Construction workers create the logo wall.
Workers create the Logo Wall for Armadillo Boulders, a new climbing and fitness facility slated to open in late July. Credit: Bonnie Arbittier / San Antonio Report

Before showing visitors San Antonio’s newest climbing gym, co-owner Michael Cano stopped to pour a cup of cold-brewed coffee from a kegerator.

“Coffee and climbing –  it’s the best combination,” Cano said. “What else would you want to do on a Saturday morning?”

For months, Armadillo Boulders‘ opening at 1119 Camden St. has been the talk of San Antonio’s small but devoted climbing community. Cano and his business partner, Joe Kreidel, hope to open the facility, which features 5,200 square feet of bouldering terrain, in the next few weeks.

Their space not only offers bouldering, in which climbers scale short routes over a padded landing without the use of harnesses and rope, but also a studio for yoga and pilates and a fitness room with weights.

On a tour of the facility Thursday, crews of expert carpenters from Salt Lake City-based Vertical Solutions were painstakingly installing the last pieces of wood on some of the gym’s walls.

Cano and Kreidel pointed out a few pink and green bouldering routes that have already been set. They intend to color-coordinate routes using the color of the holds, unlike some gyms that mark them with colored tape. The gym will not have any rope-climbing areas.

“Joe and I didn’t want to do a mediocre rope gym and a mediocre bouldering gym,” Cano said. “We wanted to do an amazing bouldering gym with all the variety of terrain.”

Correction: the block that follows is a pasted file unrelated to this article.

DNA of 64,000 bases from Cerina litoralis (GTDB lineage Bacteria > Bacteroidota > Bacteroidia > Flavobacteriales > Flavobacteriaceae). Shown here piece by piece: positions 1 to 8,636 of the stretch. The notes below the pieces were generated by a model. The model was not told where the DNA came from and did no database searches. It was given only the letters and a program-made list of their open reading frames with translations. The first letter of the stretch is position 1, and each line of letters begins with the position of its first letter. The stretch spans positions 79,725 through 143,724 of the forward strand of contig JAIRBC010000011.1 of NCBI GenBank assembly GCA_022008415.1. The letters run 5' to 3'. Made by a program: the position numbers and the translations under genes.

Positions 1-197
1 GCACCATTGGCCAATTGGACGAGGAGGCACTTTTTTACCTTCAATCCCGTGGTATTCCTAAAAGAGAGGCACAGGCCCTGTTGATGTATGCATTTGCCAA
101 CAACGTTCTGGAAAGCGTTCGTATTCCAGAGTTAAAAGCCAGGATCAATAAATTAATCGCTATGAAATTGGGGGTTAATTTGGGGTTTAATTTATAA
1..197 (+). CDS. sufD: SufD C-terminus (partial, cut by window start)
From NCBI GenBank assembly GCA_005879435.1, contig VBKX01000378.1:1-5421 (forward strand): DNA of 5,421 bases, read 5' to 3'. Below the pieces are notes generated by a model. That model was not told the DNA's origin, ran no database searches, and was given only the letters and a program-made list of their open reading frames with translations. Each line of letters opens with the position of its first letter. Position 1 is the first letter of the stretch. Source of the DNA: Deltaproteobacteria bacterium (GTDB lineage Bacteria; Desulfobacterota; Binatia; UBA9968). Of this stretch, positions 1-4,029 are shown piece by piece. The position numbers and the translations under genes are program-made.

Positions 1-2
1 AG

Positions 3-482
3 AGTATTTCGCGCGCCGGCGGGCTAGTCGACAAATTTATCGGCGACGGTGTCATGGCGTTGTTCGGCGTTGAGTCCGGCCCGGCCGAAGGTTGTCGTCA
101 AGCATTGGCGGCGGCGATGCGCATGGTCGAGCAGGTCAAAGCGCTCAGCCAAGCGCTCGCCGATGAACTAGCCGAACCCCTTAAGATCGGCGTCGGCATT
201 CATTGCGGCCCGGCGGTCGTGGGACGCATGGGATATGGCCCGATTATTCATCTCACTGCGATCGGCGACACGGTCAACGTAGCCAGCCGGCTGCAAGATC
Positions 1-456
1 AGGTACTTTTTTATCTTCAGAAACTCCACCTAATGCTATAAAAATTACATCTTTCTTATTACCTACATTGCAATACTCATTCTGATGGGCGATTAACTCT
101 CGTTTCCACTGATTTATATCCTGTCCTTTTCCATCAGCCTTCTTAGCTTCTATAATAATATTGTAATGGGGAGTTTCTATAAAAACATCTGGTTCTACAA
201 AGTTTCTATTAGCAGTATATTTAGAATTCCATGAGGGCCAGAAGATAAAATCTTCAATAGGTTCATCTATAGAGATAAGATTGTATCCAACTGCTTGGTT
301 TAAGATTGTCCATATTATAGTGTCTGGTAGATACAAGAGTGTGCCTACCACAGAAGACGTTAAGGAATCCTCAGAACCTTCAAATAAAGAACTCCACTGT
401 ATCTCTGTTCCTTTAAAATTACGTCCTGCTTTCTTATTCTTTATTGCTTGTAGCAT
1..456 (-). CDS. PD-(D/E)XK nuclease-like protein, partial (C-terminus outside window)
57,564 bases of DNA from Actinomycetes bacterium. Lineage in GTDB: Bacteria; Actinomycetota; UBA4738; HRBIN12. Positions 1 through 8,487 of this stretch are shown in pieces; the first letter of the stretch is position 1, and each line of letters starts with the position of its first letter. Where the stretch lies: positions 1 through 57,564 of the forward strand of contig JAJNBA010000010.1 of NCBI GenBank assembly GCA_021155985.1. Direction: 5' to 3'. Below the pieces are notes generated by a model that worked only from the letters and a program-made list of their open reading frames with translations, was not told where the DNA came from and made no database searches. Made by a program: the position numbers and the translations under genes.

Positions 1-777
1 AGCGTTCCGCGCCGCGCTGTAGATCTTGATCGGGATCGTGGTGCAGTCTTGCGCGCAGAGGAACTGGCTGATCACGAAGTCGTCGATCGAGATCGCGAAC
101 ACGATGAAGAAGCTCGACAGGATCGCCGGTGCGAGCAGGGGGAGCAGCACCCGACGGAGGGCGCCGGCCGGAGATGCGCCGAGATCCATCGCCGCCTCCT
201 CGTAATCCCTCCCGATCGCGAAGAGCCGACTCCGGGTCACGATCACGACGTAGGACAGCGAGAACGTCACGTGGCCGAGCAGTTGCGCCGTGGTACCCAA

The two said Armadillo’s strengths will be route-setting, with Kreidel reconfiguring new routes on various walls twice a week. They’ll also emphasize safety, with seamless, 12-inch padding to cushion falls.

Creating a community space is also a focus, they said. The gym will have cold-brew coffee on tap, Wi-Fi, areas for sitting and socializing, and a pro shop where people can purchase climbing gear like shoes – the only essential equipment for bouldering.

Armadillo Boulders is located at 1119 Camden St.
Armadillo Boulders is located at 1119 Camden St. Credit: Bonnie Arbittier / San Antonio Report

In launching their business, Cano and Kreidel are responding to a growing mainstream interest in the sport across the country, including Central Texas. San Antonio already has one downtown bouldering gym, and Austin has one of the largest in the country.

“The industry changed,” Cano said. “All of a sudden, climbing is for a lot more people, not just dirtbags and vagabonds. It’s not some counter-culture thing. It’s for middle-of-the-road people.”

The idea of welcoming new people into the sport is important to Cano, 37, and Kreidel, 40, who grew up together in San Antonio. That’s partly why they’ve filled their gym with little homages to their city.

They pointed out the Grotto, a training area where one wall bears a roughly 13-foot-tall outline of the Virgin of Guadalupe, a nod to San Antonio’s Mexican heritage.

Joe Kreidel, Armadillo Boulders co-owner, walks into the Grotto, a training area where one wall bears a roughly 13-foot-tall outline of the Virgin of Guadalupe.